It's Therapeutic Thursday AND my 50th blog post! I can't believe I hit 50. It feels like a birthday, albeit a fairly young birthday in blog years ;). In the spirit of staying young, I want to hit on a topic that I feel is so important to a writer's health and productivity. Food.
Food for thought...literally. We often hear writers complain about their muses going into hibernation. We've all read articles on how to battle writer's block. Some even claim that writer's block doesn't exist...that it boils down to nothing but writer laziness. Well, when it comes to serious writers, laziness is a strong word, and I think that it may carry the wrong connotation. Drained is more appropriate. How would you feel if you starved yourself for days? How would you feel if you ran a marathon, but didn't drink or eat afterwards to replenish your reserves? Drained of energy. Jittery. Unable to focus or think worth a darn. Guess what? Your brain needs nourishment too. I'm not talking about a day at the spa, a nap, or a movie. I'm talking food.
Studies have shown that thinking actually drains the brain of energy. Seems like common sense. I don't know about you, but I feel hungry after typing away at pages and pages of a manuscript. Seriously though, all that plotting, creative thinking, emotional investment, and editing we do actually depletes energy stores in our brain. That's why we feel exhausted after writing. That's why we can reach a plot problem and not see a solution until we've eaten dinner and had a good night's sleep. It's also why not eating breakfast is like trying to drive to work on an empty gas tank.
So what should we be feeding our brain? The brain is made up mostly of fat. That means it needs fat (fatty acids) to be healthy, but the good kind of fat like we get from olive oil, avocado, seeds, and nuts. The myelin sheath that protects neurons and promotes rapid signal travel is also made up of fat. See how important it is? Omega 3 fats are extremely critical to good brain health. You can find these in seafood, flaxseed, and walnuts. Omega 6, found in fruits, other seeds and certain nuts, is also important, but the balance between 3 and 6 is a bit off in today's diet, compared to that of the cavemen. The abundance of processed foods, even those using healthy oils, has tipped the scale for omega 6. More omega 6 than omega 3 in our diet can lead to inflammation, including that of the brain. The trick? Eat more foods high in omega 3 and opt to eat natural sources of omega 6. The less 'off-the-shelf' foods, the better.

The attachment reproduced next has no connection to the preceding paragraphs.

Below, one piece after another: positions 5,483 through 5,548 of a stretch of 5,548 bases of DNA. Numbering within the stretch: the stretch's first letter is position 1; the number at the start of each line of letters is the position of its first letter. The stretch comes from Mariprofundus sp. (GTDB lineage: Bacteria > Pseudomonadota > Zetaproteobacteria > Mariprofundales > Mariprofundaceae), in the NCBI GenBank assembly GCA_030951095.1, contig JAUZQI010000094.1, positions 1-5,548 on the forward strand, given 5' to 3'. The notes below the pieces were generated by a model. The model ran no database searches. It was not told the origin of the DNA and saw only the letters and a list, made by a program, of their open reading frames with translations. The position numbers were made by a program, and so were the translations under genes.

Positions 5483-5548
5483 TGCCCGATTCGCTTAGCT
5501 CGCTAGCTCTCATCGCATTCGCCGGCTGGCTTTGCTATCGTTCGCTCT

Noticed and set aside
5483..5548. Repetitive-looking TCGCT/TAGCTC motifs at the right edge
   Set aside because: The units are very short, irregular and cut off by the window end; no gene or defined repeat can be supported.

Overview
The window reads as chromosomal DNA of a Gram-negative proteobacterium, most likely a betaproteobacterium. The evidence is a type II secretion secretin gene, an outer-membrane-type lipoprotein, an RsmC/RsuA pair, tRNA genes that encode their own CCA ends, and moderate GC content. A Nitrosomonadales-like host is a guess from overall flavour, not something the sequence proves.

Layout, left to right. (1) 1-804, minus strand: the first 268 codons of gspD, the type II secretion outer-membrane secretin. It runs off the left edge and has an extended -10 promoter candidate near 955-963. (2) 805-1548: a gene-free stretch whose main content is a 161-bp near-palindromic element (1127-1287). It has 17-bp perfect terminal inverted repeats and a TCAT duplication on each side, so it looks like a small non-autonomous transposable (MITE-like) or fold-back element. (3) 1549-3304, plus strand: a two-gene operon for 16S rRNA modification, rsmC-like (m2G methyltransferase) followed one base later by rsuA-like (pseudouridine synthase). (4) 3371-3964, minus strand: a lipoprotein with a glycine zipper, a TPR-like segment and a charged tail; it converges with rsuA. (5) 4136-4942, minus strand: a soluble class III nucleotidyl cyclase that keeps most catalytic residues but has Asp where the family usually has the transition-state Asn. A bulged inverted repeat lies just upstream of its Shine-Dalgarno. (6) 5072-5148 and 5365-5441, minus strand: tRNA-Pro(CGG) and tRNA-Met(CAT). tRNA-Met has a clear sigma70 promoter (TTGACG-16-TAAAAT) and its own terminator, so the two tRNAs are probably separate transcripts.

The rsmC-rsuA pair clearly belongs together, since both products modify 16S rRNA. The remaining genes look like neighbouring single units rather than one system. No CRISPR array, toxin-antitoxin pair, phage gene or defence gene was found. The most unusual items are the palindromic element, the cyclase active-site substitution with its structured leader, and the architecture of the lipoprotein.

By the way, TRANS/HYDROGENATED OIL is POISON for the brain! It actually weakens brain cells and disrupts communication and mental performance!
The brain also runs on glucose for fuel. Yep, sugar. But not the refined, bad-for-you, table sugar. The brain breaks down complex carbs from whole grains and fruits to gather the glucose it needs to function at optimum levels. If you gorge on refined sugars that put you at risk for diabetes, you'll actually starve your brain rather than feed it. That's why simple sugars lead to a sugar crash experience...jitters...inability to concentrate etc... That's also why following a low glycemic index diet works so well and a zero carb diet doesn't. By eating fresh fruits, vegetables, and complex carbs that don't sugar up our system too quickly, we give our brains the constant energy source it needs...and it gives back by letting our muses work their magic.
The brain also needs amino acids (the building blocks of protein) and essential micronutrients found in a balanced, varied diet. A few other foods that boost our concentration and thinking are caffeine, chocolate, and blueberries. Good news, huh? Caffeine, even that from chocolate, has been shown to increase short term concentration and focus. As with everything, don't overdose. Chocolate, the dark type (lower fat and sugar), is full of antioxidants that help protect against cognitive decline. All you need is once ounce per day and that'll keep the calories in check. Blueberries are high in antioxidants and have been shown to protect the brain from oxidative stress. In studies, they actually brought the learning capacity of older rats up to par with younger rats!
Okay, I tried to keep it basic, but I'm probably boring you with facts anyway. Hear me out though. Think about it. Maybe the way to mastering your muse is to feed it. I did a recent blog post about being cave women at heart. Well, we need to eat like cave women and men if we want to keep our minds healthy. Measure out a handful of nuts and dark chocolate chips (about an ounce each) and keep them on your desk for snacking instead of chips or candy. Have some blueberries, whole grain, and coffee at breakfast. Try it and you might find yourself spending less time zombie staring at your computer screen and more time quality typing.
I really did skim over brain/diet detail, but if you're hungry for more check out The Brain Food Pyramid by The Franklin Institute's Resources for Science Learning. Click on each of the brain's essential components. Interesting stuff made simple.
Here's to a year of good food, excercise, and healthy muses!